Head of Oxford Careers Service defends tutorial comments


The head of Oxford University’s Careers Service has defended his comments on the benefits and shortcomings of Oxford’s tutorial system.

Jonathan Black, who is also a fellow of New College, was reported as having said that the system “doesn’t prepare graduates for the world of work” and that the tutorial system acts as a “poor education for the job market.”

Speaking exclusively to Cherwell, Black clarified his remarks, commenting, “I do not believe that the Tutorial system actually damages employability prospects, just that there are other skills that recruiters will be assessing that have to be learned in all the other parts of Oxford.

“I think the essential point missing from their reporting is that the employers were asked how well Oxford students demonstrate the key employability skills, not whether they had them or not. I suspect that students to have many of these skills but are often not demonstrating them sufficiently.”

A study of 500 major UK employers carried out by the University Careers Service this year, which seeks to compare how job applicants with an Oxford degree compare in the eyes of employers with those from other universities, showed that Oxford students clearly demonstrate self-management and problem-solving skills. However, they were less likely to exhibit superior teamwork, business awareness and leadership skills.

With regards to this study, Black commented, “The point of the research… is to quantify what employers think of students, understand where there might be gaps, address them from the careers view, [and explain] to students where they may need to concentrate as they prepare for interviews… so in that regard, we hope they find this useful information.”

Whilst the study is critical of Oxford students’ ability to demonstrate certain key skills, its findings also show that between 20% and 50% of employers reported that students with an Oxford degree were ‘better or much better’ than the average student.

Black also stressed to Cherwell that the Careers Service actively works to help students develop and demonstrate these key skills in the light of these findings, with programmes such as their Student Consultancy, internships, and the Insight Into Teaching scheme. Some of these programmes are unique to Oxford.

The Careers Service page on the University website claims that the university organises 15 careers fairs per year, alongside over 450 workshops run by careers advisers every year and up to ten times that number of potential one-to-one appointments that can be accommodated by the service every year.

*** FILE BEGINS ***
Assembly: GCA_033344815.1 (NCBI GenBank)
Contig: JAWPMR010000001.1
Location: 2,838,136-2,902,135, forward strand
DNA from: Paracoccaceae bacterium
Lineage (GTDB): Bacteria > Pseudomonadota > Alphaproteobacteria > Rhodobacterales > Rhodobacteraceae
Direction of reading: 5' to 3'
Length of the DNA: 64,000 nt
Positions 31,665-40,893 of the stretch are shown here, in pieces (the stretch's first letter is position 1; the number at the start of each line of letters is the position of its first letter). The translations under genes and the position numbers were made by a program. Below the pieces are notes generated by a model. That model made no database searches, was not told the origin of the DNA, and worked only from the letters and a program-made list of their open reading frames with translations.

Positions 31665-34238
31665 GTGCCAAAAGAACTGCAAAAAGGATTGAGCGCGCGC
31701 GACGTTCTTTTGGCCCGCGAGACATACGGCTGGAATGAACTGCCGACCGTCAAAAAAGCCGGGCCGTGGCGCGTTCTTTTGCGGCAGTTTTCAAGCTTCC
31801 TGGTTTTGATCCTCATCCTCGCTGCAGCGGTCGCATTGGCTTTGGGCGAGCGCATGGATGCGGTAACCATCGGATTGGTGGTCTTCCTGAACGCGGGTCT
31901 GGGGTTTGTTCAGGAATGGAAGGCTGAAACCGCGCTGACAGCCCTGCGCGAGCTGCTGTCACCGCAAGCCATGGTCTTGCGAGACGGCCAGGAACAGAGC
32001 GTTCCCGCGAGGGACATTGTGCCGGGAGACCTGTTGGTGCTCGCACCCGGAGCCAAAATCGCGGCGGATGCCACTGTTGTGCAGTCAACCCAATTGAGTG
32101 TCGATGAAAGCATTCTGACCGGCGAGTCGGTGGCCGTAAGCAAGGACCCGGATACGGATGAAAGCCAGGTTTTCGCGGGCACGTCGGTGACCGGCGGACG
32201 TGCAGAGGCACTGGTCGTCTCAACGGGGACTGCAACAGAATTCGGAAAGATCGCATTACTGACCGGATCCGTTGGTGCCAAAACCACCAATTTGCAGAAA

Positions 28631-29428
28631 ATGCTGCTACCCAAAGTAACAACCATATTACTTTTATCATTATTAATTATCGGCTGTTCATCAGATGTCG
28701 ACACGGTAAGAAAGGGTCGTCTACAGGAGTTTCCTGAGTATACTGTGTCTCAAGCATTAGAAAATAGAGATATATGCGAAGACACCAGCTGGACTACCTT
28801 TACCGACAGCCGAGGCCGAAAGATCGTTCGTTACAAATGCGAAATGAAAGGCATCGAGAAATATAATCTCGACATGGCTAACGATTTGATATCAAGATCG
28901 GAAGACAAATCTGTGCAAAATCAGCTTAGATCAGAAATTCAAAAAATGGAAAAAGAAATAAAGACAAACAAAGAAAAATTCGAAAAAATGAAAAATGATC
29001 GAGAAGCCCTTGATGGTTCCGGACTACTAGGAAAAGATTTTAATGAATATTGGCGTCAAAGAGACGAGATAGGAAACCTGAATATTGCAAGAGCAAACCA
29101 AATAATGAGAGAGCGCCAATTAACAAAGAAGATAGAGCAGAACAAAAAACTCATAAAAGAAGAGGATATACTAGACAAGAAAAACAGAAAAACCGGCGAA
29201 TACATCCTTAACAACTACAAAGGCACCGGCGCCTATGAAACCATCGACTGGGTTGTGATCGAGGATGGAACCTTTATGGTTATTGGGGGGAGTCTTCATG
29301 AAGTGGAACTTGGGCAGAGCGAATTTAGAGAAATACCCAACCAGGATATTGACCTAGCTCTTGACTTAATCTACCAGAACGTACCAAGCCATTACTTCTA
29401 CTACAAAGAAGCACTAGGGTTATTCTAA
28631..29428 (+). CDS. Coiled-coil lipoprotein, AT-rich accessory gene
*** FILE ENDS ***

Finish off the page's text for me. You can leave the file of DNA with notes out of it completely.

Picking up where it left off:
Responding to Black’s comments in The Times an Oxford alumnus, who is now a leading figure in the business community, broadly agreed that students could not expect the tutorial system to give them each and every skill they will need in the world of work.

They commented, “There’s a lot of truth in this comment. The Oxford system is strong on encouraging individual leadership skills, but places less emphasis on more general teamwork qualities.”

A spokesperson for Oxford University told Cherwell, “The University of Oxford surveys recruiters on an annual basis to find out why they recruit at Oxford and how Oxford students are viewed relative to other UK students. The latest survey found that a majority of employers say Oxford students rate better than other UK students on six of the eight key employability measures; in the other two (team work and business awareness) Oxford students did not score better relative to other students. This is hardly an indictment of the tutorial system – if anything, it confirms that Oxford students are highly valued by employers.

“No student is guaranteed a job simply because of the university they attend, but Oxford students are uniquely well equipped and highly successful in whatever field they choose to pursue. Oxford graduates consistently have one of the highest employment rates in the country, and the average starting salary for Oxford and Cambridge graduates exceeds that of the average university leaver by several thousand pounds.

“Most importantly, Oxford’s tutorial system of education encourages students the ability to think independently and analytically whatever subject they study. At a time when most people will change jobs and even career paths multiple times over a lifetime, this foundation is as important as any to anyone going into the world of work.”


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